Norwalk I-95 bottleneck a priority for Malloy

Gov. Dannel P. Malloy will back plans to begin a long-awaited project to widen Interstate 95 at a heavily congested pass between exits 14 and 15 in Norwalk by the end of this year, officials said.

"The area has been neglected for decades and always been a tough area to get through, which hinders commerce and job growth," state Sen. Bob Duff, D-Norwalk said. "Employers are not going to come to an area where there are constant bottlenecks."

Later this year, the state Department of Transportation will bid out the $93 million project with the goal to begin work next spring, DOT spokesman Kevin Nursick said.

Nursick said about $85 million for the project is expected to be included on the agenda of the State Bond Commission.

The project includes construction of speed change lanes in both directions as well as replacement of three overpass bridges, at Cedar Street, and Fairfield and Taylor avenues, to widen the road.

The work is to finish in 2016, Nursick said. It also will include reconfiguring traffic lanes where exit ramps meet Route 1 and add sidewalks on both sides of Route 1 stretching northward to Clinton Avenue.

"When you consider widening Interstate 95 to add capacity is not a feasible option, these speed change lanes are the best value in terms of breaking up traffic," Nursick said. "When we talk about Interstate 95, it is about strategic investments to improve traffic flow."

Duff, vice chairman of the state Legislature's Transportation Committee, wrote Malloy last week, calling on him to keep a promise to find funding for the long-deferred work.

Last fall, Malloy appeared with Duff and then-state Sen. Donald DeFronzo at the interchange and called the exit 14 and 15 area the worst I-95 bottleneck, deeming the speed change lane project critical.

Malloy spokeswoman Colleen Flanagan on Monday said the governor views easing congestion on the Norwalk stretch of I-95 as a top goal even amid a push to rein all forms of state spending.

"As a former Fairfield County mayor, Gov. Malloy uniquely understands the problems associated with this section of I-95," Flanagan said. "He remains committed to this project, while understanding the fiscal reality with which we are also dealing."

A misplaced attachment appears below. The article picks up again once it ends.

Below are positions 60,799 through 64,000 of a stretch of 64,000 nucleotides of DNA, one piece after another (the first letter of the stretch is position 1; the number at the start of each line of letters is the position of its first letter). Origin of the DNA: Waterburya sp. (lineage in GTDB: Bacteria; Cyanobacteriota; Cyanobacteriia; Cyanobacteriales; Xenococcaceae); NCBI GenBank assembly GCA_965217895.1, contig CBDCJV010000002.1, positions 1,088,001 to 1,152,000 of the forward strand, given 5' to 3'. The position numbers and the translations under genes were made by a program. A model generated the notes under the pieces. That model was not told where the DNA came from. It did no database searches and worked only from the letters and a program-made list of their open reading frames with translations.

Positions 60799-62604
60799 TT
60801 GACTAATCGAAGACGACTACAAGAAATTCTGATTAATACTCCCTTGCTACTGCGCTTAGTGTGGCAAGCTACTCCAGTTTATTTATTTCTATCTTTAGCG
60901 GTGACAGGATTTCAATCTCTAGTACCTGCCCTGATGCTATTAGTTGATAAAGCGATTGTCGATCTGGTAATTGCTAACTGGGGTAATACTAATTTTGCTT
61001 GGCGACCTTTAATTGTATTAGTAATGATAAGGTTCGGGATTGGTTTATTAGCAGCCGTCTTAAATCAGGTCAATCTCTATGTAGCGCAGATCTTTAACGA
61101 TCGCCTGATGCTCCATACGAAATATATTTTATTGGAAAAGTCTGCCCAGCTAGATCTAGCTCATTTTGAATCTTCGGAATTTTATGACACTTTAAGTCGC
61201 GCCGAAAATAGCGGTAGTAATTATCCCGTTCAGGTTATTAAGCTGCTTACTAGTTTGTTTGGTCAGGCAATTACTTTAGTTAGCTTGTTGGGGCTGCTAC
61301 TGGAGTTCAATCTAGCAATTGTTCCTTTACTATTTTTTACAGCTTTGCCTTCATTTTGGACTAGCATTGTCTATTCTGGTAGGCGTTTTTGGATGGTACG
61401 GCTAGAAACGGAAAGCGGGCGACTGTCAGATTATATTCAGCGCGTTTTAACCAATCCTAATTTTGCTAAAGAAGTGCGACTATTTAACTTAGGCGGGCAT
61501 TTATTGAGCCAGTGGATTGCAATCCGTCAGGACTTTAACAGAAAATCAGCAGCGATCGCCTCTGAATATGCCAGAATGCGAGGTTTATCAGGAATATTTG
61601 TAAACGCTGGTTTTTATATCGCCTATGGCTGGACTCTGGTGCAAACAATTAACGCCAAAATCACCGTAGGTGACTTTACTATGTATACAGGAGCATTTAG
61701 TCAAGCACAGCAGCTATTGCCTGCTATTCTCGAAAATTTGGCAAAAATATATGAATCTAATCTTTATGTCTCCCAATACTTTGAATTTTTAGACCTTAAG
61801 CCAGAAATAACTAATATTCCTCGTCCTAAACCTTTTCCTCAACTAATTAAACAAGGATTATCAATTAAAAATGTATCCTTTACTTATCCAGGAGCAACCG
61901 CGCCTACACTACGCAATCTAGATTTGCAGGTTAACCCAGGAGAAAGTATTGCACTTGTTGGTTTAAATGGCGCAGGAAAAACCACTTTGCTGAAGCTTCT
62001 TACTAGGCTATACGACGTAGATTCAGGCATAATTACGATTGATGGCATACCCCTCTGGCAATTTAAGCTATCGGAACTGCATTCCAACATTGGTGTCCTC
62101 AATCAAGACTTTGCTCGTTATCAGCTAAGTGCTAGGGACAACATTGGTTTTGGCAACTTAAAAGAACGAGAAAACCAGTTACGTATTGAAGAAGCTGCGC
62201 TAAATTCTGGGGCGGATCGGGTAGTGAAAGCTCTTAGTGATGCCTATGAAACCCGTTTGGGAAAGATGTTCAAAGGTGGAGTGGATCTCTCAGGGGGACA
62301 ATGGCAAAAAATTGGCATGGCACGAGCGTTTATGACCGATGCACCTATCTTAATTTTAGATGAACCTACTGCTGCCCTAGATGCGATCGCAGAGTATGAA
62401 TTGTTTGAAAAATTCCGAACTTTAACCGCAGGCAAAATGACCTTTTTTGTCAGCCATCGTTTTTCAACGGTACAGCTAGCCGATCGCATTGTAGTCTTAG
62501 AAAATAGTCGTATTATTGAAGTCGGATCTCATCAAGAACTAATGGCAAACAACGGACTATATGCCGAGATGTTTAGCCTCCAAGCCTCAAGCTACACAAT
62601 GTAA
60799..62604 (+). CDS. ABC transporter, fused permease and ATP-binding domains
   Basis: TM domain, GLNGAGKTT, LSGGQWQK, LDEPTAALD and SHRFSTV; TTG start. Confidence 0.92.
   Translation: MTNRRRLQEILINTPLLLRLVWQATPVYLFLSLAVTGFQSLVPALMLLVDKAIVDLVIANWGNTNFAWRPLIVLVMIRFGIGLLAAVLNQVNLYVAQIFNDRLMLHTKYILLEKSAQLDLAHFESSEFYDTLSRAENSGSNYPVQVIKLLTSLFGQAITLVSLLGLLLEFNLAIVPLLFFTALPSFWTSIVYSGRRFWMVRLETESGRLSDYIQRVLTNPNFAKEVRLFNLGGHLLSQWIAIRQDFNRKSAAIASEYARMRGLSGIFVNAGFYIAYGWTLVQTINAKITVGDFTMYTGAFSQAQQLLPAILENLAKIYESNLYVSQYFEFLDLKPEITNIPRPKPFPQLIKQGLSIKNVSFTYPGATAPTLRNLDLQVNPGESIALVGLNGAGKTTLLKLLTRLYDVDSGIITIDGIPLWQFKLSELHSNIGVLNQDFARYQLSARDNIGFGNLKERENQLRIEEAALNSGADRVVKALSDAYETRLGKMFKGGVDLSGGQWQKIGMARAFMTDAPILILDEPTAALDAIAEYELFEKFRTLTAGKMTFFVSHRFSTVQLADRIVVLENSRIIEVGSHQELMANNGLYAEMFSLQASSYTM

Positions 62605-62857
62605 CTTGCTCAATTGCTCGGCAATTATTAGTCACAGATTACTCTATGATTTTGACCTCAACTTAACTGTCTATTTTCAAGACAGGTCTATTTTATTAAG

The Southwestern Regional Planning Agency, which conducts transportation planning for the region's municipalities, has kept widening of the Norwalk section of I-95 at the top of its list of priorities for roughly a decade, endorsing the work to both cut down traffic and improve safety, said Sue Prosi, SWRPA's senior regional transportation coordinator.

In 2009, SWRPA's Travel Time Monitoring Program, a survey that used cars equipped with geographical positioning systems, found evening rush-hour commuters traveled an average of 15 mph between exits 16 and 15 on I-95 approaching the Route 7 connector from the north.

The replacement of the overpasses will also improve safety by raising vertical clearances for larger trucks, Prosi said.

"This is a key component of this project to link the Route 7 expressway into I-95 southbound and I-95 northbound to Route 7," Prosi said. "... Anything you can do to increase vertical clearance and improve design standards will help safety overall."

Similar projects over the past decade at exits 8 and 9 in Stamford, exits 12 and 13 in Darien, and other interchanges have been praised for bringing quicker commutes and a better business climate.

The economic benefits of a widened I-95 in Norwalk will justify the hefty investment, state. Rep. Christopher Perone, D-Norwalk said.

"We're trying to alleviate some of the pressure on that area and the project has been put off repeatedly in the past," Perone said. "The other solutions that would help alleviate traffic, like decking Interstate 95 or widening the road even further, are not very practical and having these lanes will probably cut down most commutes."

Staff Writer Martin B. Cassidy can be reached at or at 203-964-2264.